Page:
Secondary Logo

Letter to the Editor: Selective Screening for Scoliosis

Bunge, Eveline, M; de Koning, Harry, J

Clinical Orthopaedics and Related Research: April 2006 - Volume 445 - Issue - p 277-278
doi: 10.1097/01.blo.0000205904.59351.25
SECTION III: REGULAR AND SPECIAL FEATURES: Orthopaedic • Radiology • Pathology Conference: Letters to the Editor

Department of Public Health, Erasmus MC, University Medical Center Rotterdam, Rotterdam, The Netherlands

To the Editor:

Bunnell recently “reviewed briefly the collective experience and newer knowledge about scoliosis having direct implications for screening”, and made recommendations for increasing screening effectiveness.1 He concluded that spinal screening creates the opportunity to institute early nonsurgical treatment of spinal deformities and thereby reduces the need for spinal fusions; he also concluded that selective screening of high-risk students can greatly enhance the effectiveness of spinal screening programs. However, we think the conclusion that, “screening reduces the need for spinal fusions”, cannot be fully supported by the literature. First, it is not clear how Bunnell performed the literature search, so it cannot be repeated, nor do we know the criteria to fulfill some quality conditions. Second, he stated that screening for scoliosis has proven effective in many ways. However, many of the studies cited by Bunnell were studies without the direct purpose of evaluating the effect of screening on the number of surgeries. To our knowledge, there have been no randomized controlled trials for screening of scoliosis, and there has been only one case control study that evaluated the effect of screening for scoliosis on reducing the need for surgery. In this ecologic case control study, 182 cases (ie, patients with adolescent idiopathic scoliosis [AIS] who were treated surgically) and 1,089,992 controls were included. The odds ratio for the risk of surgery for AIS in nonscreening areas was 1.00 (95% CI, 0.74 - 1.35), which gives no indication that screening for scoliosis is effective.4 Unfortunately, this article cannot be located with a PubMed search, because papers published in the European Journal of Public Health before March 2001 are not cited in PubMed. Finally, but probably most importantly, Bunnell stated that bracing for patients with idiopathic scoliosis is effective. A more effective early treatment is a prerequisite screening program. None of the several available papers in which authors expressed their doubts regarding the effectiveness of bracing3 or papers in which authors recommended a randomized controlled trial on bracing2 were cited. Furthermore, to date no randomized controlled trials have been done to evaluate the effectiveness of bracing patients.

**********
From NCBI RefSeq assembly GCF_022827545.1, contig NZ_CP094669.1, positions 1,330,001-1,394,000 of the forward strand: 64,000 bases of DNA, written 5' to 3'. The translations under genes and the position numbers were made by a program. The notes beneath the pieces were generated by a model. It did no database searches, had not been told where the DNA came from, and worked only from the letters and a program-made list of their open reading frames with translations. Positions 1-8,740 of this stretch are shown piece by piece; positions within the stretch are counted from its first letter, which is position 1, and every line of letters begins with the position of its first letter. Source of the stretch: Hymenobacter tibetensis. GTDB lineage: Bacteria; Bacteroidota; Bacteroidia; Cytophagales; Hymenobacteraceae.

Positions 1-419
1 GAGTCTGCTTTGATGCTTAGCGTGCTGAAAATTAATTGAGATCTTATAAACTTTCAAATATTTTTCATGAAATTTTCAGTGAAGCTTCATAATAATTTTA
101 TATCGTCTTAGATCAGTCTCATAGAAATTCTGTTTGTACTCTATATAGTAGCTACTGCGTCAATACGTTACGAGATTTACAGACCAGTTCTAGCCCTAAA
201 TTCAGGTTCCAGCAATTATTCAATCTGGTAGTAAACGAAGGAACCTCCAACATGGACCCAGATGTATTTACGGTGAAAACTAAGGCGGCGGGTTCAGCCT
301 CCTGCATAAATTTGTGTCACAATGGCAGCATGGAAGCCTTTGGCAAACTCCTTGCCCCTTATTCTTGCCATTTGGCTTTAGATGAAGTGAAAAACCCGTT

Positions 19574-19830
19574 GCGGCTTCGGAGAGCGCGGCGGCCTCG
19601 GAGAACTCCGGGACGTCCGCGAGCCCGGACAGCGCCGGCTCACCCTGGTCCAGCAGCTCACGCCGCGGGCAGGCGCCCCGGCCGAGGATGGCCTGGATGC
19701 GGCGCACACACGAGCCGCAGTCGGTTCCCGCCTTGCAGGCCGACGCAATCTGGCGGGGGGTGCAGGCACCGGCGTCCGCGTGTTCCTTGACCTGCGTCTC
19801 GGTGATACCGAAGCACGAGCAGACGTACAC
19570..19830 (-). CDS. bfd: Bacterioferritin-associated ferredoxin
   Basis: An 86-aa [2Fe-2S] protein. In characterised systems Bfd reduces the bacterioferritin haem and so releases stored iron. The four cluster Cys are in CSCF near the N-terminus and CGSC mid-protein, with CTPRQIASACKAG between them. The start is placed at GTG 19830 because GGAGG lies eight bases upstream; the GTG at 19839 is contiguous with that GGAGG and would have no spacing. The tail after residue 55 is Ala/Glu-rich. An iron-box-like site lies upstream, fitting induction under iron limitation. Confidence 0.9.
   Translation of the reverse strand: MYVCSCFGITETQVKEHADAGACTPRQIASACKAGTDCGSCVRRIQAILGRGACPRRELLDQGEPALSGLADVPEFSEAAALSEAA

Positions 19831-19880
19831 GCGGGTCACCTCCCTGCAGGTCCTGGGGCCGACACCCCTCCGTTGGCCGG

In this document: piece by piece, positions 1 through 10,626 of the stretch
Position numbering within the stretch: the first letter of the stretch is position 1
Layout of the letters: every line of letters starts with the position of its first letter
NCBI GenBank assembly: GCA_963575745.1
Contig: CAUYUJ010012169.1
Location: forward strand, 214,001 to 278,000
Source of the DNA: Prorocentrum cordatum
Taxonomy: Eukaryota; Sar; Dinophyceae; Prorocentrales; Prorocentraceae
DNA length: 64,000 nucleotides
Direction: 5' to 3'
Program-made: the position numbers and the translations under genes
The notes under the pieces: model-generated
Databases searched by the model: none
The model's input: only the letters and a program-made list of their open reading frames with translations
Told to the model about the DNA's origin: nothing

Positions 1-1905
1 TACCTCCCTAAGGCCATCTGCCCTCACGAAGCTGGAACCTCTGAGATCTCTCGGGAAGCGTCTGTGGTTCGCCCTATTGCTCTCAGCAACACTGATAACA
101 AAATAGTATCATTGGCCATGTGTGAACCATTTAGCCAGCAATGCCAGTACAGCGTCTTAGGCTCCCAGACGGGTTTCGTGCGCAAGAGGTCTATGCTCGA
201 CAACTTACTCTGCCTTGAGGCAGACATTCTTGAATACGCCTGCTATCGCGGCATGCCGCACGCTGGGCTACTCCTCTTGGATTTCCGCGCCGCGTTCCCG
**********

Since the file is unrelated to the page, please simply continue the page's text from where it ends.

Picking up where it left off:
We think, based on the literature, that there is reasonable doubt regarding the effectiveness of screening and bracing, and that additional research on both of these areas is needed before definitive conclusions may be reached.

Eveline M. Bunge, MSc

Harry J. de Koning, MD, PhD

Department of Public Health, Erasmus MC, University Medical Center Rotterdam, Rotterdam, The Netherlands

Back to Top | Article Outline


1. Bunnell WP. Selective screening for scoliosis. Clin Orthop Relat Res. 2005;434:40-45.
2. Dickson RA, Weinstein SL. Bracing (and screening)-yes or no? J Bone Joint Surg Br. 1999;81:193-198.
3. Goldberg CJ, Moore DP, Fogarty EE, Dowling FE. Adolescent idiopathic scoliosis: the effect of brace treatment on the incidence of surgery. Spine. 2001;26:42-47.
4. Wiegersma PA, Hofman A, Zielhuis GA. The effect of school screening on surgery for adolescent idiopathic scoliosis. Eur J Public Health. 1998;8:237-240.
© 2006 Lippincott Williams & Wilkins, Inc.